Cafeteria plan

One promising thing to come out of this pandemic is the return (hopefully) of cafeterias and cafeteria-style dining.

No one wants to eat at buffets now and let’s be real, they’re kind of gross. I understand the appeal of a buffet – buckets of all-you-can-eat food at a reasonable price (unless you’re in Las Vegas). I even think buffets are the best option when you’re with a big group of people. But seriously – people are disgusting. No matter how many sneeze shields and clean serving utensils you put out, people will still touch everything with their unwashed hands, cough all over the place, and act like they’re at home.

From the D. McKinney Collection

But cafeterias are different! Granted, it’s not an all-you-can-eat type of deal (traditionally), but you still have the freedom to choose your food and no one else touches it besides the cook, server, and you. Sometimes it’s a little fresher (if they have grilled items), but cafeteria food still has that “sitting around under a heat lamp” look and taste that’s similar to buffet food.

So all of this cafeteria-talk got me to thinking. Other than elementary school and while visiting someone in the hospital, I’ve only dined at three legit cafeterias – Clifton’s Cafeteria in West Covina (no longer there), Clifton’s Cafeteria in downtown Los Angeles (it’s there, but no longer an actual cafeteria), and Luby’s Cafeteria in Dallas, Texas (the Luby’s chain still has quite a few locations that are open.) The rise of fast food in the 1960s put the first nail in the coffin for cafeterias, family-style casual restaurants put the second nail in the coffin in the 1970s, and by the time the 1980s rolled around, cafeteria’s were out-dated and not a “chic” and “hip” dining option and they died a cracked plastic tray themed death.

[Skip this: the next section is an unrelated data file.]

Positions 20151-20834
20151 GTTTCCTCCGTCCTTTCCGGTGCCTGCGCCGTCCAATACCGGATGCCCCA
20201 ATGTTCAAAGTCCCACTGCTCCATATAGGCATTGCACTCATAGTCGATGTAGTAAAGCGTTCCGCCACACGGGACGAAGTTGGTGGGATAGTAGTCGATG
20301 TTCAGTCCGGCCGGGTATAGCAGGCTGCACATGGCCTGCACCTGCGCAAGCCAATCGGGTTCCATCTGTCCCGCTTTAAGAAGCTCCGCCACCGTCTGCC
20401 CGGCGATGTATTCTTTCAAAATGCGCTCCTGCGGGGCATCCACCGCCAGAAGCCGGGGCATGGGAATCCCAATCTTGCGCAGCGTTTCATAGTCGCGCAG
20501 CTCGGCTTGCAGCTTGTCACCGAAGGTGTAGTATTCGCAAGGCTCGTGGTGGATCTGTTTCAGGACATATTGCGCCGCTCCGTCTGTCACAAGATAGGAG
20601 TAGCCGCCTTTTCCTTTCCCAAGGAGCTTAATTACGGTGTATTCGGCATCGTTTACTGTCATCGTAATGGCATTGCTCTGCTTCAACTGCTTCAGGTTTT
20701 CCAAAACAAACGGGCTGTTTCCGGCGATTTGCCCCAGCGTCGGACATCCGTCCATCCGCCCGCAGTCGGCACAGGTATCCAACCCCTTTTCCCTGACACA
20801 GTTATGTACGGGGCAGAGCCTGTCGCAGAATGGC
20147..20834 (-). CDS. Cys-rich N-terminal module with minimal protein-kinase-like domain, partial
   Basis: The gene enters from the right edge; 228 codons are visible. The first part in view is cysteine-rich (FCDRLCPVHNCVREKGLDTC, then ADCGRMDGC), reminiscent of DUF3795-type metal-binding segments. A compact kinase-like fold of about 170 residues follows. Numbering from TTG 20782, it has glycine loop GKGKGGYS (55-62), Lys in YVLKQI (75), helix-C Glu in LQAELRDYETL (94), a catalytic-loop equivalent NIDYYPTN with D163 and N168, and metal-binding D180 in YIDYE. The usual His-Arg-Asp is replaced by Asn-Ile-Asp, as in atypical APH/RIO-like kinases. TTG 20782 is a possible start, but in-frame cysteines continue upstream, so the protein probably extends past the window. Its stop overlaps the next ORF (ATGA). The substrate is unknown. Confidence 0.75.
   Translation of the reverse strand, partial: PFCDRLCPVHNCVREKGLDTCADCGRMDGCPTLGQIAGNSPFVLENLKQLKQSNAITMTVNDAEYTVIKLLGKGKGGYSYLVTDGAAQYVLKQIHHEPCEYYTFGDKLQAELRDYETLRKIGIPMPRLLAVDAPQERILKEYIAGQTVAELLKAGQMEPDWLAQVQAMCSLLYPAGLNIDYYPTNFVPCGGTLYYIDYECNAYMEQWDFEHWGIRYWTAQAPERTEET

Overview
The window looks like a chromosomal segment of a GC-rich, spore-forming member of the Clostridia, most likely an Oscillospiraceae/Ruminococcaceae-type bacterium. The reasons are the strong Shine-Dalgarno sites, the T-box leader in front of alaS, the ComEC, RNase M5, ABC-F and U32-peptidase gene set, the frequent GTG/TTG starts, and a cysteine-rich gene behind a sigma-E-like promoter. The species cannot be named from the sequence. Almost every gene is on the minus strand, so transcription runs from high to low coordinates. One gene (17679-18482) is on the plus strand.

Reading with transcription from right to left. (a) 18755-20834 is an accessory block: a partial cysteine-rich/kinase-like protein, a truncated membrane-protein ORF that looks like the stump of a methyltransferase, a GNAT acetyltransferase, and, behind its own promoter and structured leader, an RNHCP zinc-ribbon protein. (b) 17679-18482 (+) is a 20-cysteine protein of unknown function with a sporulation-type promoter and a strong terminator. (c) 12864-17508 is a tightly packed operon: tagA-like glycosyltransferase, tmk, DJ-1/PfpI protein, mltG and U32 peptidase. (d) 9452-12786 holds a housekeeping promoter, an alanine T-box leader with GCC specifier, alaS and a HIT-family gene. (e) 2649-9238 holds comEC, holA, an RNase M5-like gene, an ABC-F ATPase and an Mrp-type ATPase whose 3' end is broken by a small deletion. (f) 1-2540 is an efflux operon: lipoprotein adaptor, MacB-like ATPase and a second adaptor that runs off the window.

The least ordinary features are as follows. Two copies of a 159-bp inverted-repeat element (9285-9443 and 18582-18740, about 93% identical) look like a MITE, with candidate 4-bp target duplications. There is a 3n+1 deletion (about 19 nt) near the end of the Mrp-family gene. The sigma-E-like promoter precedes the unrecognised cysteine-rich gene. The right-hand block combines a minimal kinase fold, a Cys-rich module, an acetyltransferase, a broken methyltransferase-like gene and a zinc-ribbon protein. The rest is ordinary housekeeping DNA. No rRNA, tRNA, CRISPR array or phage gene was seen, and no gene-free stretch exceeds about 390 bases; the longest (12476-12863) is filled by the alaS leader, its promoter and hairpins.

Despite a cafeteria giving you options, I guess it wasn’t option-enough for some people and there lies the rise of salad bars (or any self-service food bar), grab-and-go, and buffets. Some restaurants have the best of both worlds – you order your hot food or main dish, then you either go through the line and acquire your sides and drink from a server or you go to the salad bar to get your sides, and when your hot dish is ready, you go pick it up or they bring it to your table. I’ve experienced this at such restaurants like Sizzler, Sundowners, Steak Corral, Tam O’Shanter, Philippe’s, and Western Sizzlin.

Ontra Cafeteria – Vermont Ave. location in Los Angeles. From the D. McKinney Collection

Cafeterias (in the United States) started in 1885 at the Exchange Buffet in New York City. It was the first self-service restaurant where customers (men only) would order and purchase their food from a server over the counter and then go eat standing up. Sounds fun! While it wasn’t a buffet, it was a predecessor of both the cafeteria and automats (another lost dining format.)

At the 1893 World’s Colombian Exposition in Chicago, a gentleman by the name of John Kruger created an American version of a Smorgasbord that he had seen while visiting Sweden. He named it a “cafeteria” which is Spanish for coffee shop. Real Swedish Smorgasbord’s would get their debut at the 1939 New York World’s Fair’s Swedish Pavilion.

From the D. McKinney Collection

But now I’m confused – I thought a Smorgasbord was similar to a buffet because of it’s all-you-can-eat? According to the inter-webs, a Smorgasbord is also eaten family-style, where they just bring all of the food to the table and you pig out. But at IKEA, their restaurant is actually more cafeteria-style than an actual Smorgasbord….

From the D. McKinney Collection

So scratch that – I’ve been to FOUR cafeterias if you include IKEA, and I do.

As someone that is kind of a germaphobe, a light and picky eater, and a collector of cafeteria matchcovers, I’m hoping restaurants go back to the way of the cafeteria. I do know that some buffets have gone family-style in wake of the pandemic and even pre-pandemic, buffets in Las Vegas were going a little bit more cafeteria-style with individual portions that are ready to grab-and-go instead of the traditional troughs of food. Even IKEA has come up with some great ideas for cafeteria style dining, such as a cart where you can stack your trays of food to bring it to your table (great for a mom with 10 kids.) We already have sushi bars, mongolian BBQ, and Chipotle/Subway where you tell them what you want and they prepare and give it to you. Now all we needs are some thick plastic trays, cold-aluminum rail bars, and a lady named Dot manning the register at the end of the line.

Don’t forget your straw and silverware!

From the D. McKinney Collection

The following items are some leftovers from my collection or things I’ve found online that didn’t make the cut above:

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